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How does your organization define innovation?

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How does your organization define innovation?

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In a previous post I explored how innovation is typically defined in two ways.  The first, and arguably most common, sees innovation as the creation of truly unique things.  These groundbreaking discoveries are indeed incredibly valuable, but they’re also pretty rare.  Much more common is a recombination of already existing things in new ways.  When innovating in this way, the possibilities are almost limitless, yet the notion doesn’t appear to be anywhere near as well accepted.

Perhaps a good start point in rectifying that position could come from Martin Weitzman’s classic paper on recombinant growth.  In it, he develops a mathematical model of how an economy might grow.  He defines various fixed factors, such as the tools and buildings an economy contains, but more importantly explores how these fixed items are augmented over time as ideas are combined and recombined into unique applications.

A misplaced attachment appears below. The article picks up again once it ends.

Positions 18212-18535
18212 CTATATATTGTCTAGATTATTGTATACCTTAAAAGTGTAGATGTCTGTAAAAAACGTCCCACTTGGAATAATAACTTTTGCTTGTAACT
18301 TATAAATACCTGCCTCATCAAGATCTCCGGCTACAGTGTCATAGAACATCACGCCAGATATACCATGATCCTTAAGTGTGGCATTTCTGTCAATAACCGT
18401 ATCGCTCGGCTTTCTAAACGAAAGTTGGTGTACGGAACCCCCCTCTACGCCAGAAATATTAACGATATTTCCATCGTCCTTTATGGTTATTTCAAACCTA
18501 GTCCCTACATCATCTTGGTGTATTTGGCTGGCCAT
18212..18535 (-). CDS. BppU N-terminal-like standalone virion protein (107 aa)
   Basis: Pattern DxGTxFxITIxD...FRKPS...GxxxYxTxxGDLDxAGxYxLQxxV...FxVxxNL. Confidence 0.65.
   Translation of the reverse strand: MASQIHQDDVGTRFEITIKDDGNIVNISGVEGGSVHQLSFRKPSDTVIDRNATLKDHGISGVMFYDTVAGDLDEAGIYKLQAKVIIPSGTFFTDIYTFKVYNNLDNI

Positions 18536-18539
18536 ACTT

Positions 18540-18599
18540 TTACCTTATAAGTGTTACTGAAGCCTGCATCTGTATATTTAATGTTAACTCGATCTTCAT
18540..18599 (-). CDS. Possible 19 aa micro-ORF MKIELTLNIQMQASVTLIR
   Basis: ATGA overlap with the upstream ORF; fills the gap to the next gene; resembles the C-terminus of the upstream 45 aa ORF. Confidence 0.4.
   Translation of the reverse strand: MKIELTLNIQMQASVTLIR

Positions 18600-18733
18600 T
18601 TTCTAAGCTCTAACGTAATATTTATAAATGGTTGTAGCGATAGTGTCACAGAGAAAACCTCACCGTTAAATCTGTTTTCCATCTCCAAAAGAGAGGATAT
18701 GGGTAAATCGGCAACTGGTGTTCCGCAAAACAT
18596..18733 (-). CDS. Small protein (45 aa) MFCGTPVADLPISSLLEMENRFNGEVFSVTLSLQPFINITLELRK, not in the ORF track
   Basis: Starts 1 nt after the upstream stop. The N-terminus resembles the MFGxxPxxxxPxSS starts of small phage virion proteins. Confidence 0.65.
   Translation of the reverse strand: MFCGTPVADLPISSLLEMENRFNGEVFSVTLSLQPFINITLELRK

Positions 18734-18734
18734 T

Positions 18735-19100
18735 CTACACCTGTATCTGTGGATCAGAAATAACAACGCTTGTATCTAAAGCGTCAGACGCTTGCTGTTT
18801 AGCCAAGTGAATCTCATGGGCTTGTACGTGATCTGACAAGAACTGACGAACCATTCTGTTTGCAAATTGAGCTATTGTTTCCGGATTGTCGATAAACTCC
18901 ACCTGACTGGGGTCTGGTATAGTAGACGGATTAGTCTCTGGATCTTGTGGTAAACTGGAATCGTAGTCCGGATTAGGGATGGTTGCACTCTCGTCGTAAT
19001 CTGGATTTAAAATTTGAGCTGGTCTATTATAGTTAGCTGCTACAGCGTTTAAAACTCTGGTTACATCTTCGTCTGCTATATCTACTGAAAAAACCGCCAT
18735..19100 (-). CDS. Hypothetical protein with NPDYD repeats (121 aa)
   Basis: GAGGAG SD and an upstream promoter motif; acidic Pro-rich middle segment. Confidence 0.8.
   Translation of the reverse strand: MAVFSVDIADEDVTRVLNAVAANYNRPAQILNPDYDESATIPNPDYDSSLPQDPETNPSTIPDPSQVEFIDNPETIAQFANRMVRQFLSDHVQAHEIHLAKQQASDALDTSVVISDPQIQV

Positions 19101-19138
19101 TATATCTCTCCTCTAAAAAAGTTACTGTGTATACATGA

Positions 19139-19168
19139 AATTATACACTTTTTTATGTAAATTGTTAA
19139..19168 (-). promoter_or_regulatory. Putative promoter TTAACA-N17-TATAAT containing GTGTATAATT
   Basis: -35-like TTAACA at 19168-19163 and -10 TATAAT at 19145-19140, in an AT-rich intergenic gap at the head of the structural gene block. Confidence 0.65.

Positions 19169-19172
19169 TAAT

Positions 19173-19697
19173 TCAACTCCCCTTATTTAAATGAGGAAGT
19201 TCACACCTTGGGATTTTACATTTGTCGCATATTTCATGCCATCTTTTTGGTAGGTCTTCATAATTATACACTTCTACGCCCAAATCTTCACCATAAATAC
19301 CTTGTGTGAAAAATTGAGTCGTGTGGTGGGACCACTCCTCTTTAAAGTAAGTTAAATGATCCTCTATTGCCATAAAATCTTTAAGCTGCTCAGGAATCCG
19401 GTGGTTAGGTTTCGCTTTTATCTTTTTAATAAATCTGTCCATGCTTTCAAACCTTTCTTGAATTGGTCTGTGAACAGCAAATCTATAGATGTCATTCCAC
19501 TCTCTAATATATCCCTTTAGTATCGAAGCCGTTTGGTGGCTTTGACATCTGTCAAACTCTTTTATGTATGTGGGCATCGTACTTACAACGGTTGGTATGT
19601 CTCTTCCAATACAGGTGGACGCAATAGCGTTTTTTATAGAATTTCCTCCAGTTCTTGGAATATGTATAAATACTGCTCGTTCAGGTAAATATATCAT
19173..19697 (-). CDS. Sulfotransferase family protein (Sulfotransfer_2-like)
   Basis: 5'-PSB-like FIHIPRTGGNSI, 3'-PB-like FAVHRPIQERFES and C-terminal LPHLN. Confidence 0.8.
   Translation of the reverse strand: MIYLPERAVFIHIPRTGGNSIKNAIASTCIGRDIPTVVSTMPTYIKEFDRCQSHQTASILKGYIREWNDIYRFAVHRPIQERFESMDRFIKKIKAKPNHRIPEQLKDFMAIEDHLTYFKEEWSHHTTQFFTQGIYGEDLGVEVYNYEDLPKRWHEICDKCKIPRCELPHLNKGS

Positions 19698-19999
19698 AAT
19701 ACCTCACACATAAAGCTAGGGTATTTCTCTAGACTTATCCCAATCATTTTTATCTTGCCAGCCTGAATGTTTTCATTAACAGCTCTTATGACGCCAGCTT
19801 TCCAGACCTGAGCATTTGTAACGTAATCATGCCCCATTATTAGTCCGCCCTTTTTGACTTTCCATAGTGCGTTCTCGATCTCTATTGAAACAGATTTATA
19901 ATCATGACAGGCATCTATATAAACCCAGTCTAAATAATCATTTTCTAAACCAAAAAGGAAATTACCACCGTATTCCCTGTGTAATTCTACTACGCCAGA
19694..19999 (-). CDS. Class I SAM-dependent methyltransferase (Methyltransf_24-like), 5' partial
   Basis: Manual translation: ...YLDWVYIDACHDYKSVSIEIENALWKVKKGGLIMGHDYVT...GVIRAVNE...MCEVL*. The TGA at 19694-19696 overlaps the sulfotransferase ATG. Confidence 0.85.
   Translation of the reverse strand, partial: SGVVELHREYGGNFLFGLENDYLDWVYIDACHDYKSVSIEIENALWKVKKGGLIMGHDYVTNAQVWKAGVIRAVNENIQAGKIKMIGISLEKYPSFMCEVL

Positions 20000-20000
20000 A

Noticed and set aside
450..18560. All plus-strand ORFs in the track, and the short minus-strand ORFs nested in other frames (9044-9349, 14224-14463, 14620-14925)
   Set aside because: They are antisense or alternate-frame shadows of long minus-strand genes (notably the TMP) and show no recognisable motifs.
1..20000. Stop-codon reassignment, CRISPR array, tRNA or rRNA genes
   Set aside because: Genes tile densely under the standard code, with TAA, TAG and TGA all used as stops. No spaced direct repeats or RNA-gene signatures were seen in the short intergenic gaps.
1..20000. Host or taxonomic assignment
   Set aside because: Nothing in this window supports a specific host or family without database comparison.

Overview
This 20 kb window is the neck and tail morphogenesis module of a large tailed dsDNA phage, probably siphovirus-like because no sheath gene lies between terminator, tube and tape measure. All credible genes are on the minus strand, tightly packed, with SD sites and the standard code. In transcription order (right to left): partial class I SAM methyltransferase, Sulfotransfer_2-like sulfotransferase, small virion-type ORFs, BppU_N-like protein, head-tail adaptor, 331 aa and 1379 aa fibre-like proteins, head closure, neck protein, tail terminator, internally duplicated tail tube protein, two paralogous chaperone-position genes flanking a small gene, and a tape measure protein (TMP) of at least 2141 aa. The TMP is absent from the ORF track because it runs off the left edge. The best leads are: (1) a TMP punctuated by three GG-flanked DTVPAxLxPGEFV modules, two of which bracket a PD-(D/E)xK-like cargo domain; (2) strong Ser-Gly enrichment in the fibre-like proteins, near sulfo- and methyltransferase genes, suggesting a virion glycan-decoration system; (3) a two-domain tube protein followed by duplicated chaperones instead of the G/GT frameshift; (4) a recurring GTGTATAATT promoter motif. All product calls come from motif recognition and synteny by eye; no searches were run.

The paper therefore sees innovation less as a kind of fruit tree where ideas are grown and harvested, but more as a building block that can be constructed and applied in a myriad of ways as new knowledge is applied to existing ideas.  When you begin to envision innovation in such a way, it literally explodes the number of possibilities that exist for existing knowledge to be recombined in new and interesting ways.

The only constraint on such an environment is the ability to go through these many alternatives and find the ones that are truly valuable.  As Weitzman concludes in his paper:

In such a world the core of economic life could appear increasingly to be centered on the more and more intensive processing of ever-greater numbers of new seed ideas into workable innovations.  In the early stages of development, growth is constrained by number of potential new ideas, but later on it is constrained only by the ability to process them.

Which is where social business can play such a huge role.  The hyper-connectivity that has given rise to the wisdom of crowds has allowed us both to identify seed ideas, and also to recombine them and remix them in ever more interesting ways.  What’s more, the crowd have also proved rather adept at analyzing the viability of ideas, thus performing the processing function nicely too.

How does your organization enable employees to remix existing knowledge?

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